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International Workshops

Past International Workshops

Workshop 1: The Boundaries of Humanity: April 29-May 1, 2016

The first international workshop on "The Boundaries of Humanity" brought together academics and experts across disciplines and institutions to discuss central themes of the project. Summaries of the six major sessions, guest speaker bios, and related readings are listed below.


Session #1: "The genetic contribution of archaic humans to modern populations" 

Speaker Bio:

  • Fernando Mendez is currently a Postdoctoral Fellow in the Bustamante Lab at Stanford University. His major interests are theoretical, statistical and methodological aspects of population genetics, especially as applied to humans. His main topic of interest is population admixture, with particular interest in archaic admixture and adaptation following admixture. He is also interested in the effects of natural selection in assessments of global genetic variation.


  • Our understanding of the relationship among ancient human populations has changed in recent years based on new genetic evidence of the persistence of archaic genetic variation in modern humans. This variation was present only in human lineages that were previously thought to have gone extinct without contributing to the gene pool of modern humans.
  • ‪We now have the ability to study the DNA present in ancient fossil remains, including those coming from populations that no longer exist, like Neanderthals and Denisovans. Neanderthals made a genetic contribution to all non-African populations. Part of that contribution also arrived indirectly to Africa due to back-migration of modern human populations. In turn, the genetic contribution of Denisova-like humans is currently observed in populations in Asia, and especially in populations from Australia and Melanesia.

  • ‪For admixed populations, including those of modern humans receiving archaic variants from archaic humans, we can estimate the time since the admixture event by examining the length distribution for chromosomal tracts of different ancestries. Due to crossover events that accumulate over time, tracts get progressively shorter as generations pass.

  • ‪These findings broadly inform our understanding of who we are as a species: our ancestors have experienced several events of admixture, including some involving diverse populations, some of which are now extinct. We used to think that our origins were simple, but the general picture is more nuanced, and we are still learning the biological impact of our archaic genetic heritage.

Recommended reading:

  • Sankararaman, S. et al. (2014). The genomic landscape of Neanderthal ancestry in present-day humans. Nature 507: 354-357. 

Session #2: “The concept of homology and its meaning in the human-animal relationship” |  Philip Sloan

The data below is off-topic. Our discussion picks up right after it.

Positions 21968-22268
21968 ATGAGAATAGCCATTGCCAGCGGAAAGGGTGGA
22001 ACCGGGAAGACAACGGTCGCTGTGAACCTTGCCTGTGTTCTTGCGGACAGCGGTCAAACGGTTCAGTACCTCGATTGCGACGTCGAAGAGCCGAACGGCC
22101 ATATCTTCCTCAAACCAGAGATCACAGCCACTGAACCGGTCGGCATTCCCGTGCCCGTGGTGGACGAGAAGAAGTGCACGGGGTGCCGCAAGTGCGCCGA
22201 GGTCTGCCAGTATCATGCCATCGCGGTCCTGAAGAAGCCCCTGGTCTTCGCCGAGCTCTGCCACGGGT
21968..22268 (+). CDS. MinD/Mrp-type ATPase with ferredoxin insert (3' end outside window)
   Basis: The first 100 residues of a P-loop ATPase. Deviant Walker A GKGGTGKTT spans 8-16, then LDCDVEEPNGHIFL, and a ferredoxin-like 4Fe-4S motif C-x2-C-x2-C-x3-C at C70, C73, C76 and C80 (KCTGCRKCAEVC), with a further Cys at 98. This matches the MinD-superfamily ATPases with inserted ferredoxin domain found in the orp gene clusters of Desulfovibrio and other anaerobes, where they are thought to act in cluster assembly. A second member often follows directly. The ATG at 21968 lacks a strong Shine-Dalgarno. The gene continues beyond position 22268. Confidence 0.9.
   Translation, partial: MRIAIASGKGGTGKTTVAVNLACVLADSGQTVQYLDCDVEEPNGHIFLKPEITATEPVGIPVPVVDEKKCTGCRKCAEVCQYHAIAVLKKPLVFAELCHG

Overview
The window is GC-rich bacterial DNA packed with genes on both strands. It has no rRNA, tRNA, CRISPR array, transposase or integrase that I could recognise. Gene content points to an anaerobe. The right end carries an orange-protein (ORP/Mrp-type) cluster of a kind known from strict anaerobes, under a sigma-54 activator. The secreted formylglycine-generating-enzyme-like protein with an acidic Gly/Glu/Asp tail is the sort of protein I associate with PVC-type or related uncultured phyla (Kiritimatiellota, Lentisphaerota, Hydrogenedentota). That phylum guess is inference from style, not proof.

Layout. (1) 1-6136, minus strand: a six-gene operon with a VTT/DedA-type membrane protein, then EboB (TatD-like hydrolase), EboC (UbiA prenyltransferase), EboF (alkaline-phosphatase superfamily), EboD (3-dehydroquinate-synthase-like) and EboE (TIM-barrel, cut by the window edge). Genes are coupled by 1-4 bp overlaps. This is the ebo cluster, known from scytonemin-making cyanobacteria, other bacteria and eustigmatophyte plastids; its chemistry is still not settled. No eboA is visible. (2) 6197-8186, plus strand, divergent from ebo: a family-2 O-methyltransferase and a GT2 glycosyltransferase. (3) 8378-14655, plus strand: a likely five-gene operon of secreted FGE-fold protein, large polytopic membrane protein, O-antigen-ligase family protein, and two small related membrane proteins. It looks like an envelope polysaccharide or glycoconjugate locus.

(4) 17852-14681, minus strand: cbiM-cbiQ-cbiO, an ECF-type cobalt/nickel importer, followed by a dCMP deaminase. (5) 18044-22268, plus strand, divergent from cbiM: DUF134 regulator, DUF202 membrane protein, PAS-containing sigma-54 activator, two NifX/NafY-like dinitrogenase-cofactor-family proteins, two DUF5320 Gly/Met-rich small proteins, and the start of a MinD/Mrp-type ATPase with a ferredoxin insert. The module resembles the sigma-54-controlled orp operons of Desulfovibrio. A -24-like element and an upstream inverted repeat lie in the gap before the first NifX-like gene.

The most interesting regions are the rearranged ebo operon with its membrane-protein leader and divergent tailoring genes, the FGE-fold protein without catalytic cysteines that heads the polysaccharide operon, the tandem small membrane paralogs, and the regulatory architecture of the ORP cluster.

Speaker Bio:

  • Phillip Sloan is Professor Emeritus in the Program of Liberal Studies and Graduate Program in the History and Philosophy of Science at the University of Notre Dame. In the Program he taught regularly in the Seminars, the Natural Science sequence, and the Intellectual History tutorials. Originally trained in biology and biological oceanography, with a specialization in evolutionary biology, he received his doctorate in philosophy, with a specialization in the history and philosophy of science. His research area is the history and philosophy of the life sciences in the modern period with publications on several aspects of the life sciences.

  • His research and writing have been on the history of evolutionary theory, Enlightenment natural history, and intellectual history. His most recent work has been focused on the history and philosophy of genetics and molecular biology. Professor Sloan is a Fellow and past President of Section L of the American Association for the Advancement of Science (AAAS) and he has been closely involved in the Notre Dame Initiative on Adult Stem Cell research. He is the coeditor of and contributor to Creating a Biophysics of Life: The Three-Man Paper and Early Molecular Biology (2012); Controlling Our Destinies: Philosophical, Historical and Ethical Perspectives on the Human Genome Project (2000); and Darwin and the Twenty-First Century: Nature, Humanity, and God (in press, University of Notre Dame Press, exp. 2015). His current book project, Mastering Life: The Molecular Revolution in Biology, focuses on the conception of life in recent biology and its bioethical implications.


  • A more thorough synopsis is available here.

  • The concept of “homology” is central to the human-animal horizon as seen from perspectives in evolutionary biology, primatology, evolutionary psychology, and physical anthropology.

  • Historically, the concept emerged to describe underlying unity of forms by Etienne-Geoffroy St. Hilaire (1772-1844), but was criticized by Georges Cuvier (1769-1832) who argued for the integrity of organic form and the impossibility of genuine connection of forms.

  • Richard Owen (a comparative anatomist who lived from 1804 to 1892) first made the distinction between “analogy” and “homology,” and these terms were re-interpreted by Charles Darwin in his theories where he took Owen’s concept of the archetype as a literal historical ancestor of derivative groups whose genealogical connections could be explored through anatomical homologies.

  • Darwin extended the concept of homology to non-anatomical “interior” properties of animals and even humans, emphasizing the human-animal commonality.

  • Sloan advanced this historical consideration of homology and the human-animal horizon, arguing that the entry of the genus Homo into its new, actively-constructed niche (constituted in major part by the implications of obligate bipedalism for culture, language, tool manufacture, art, religion, and self-reflection) renders the use of the concept of “inner” homologies questionable.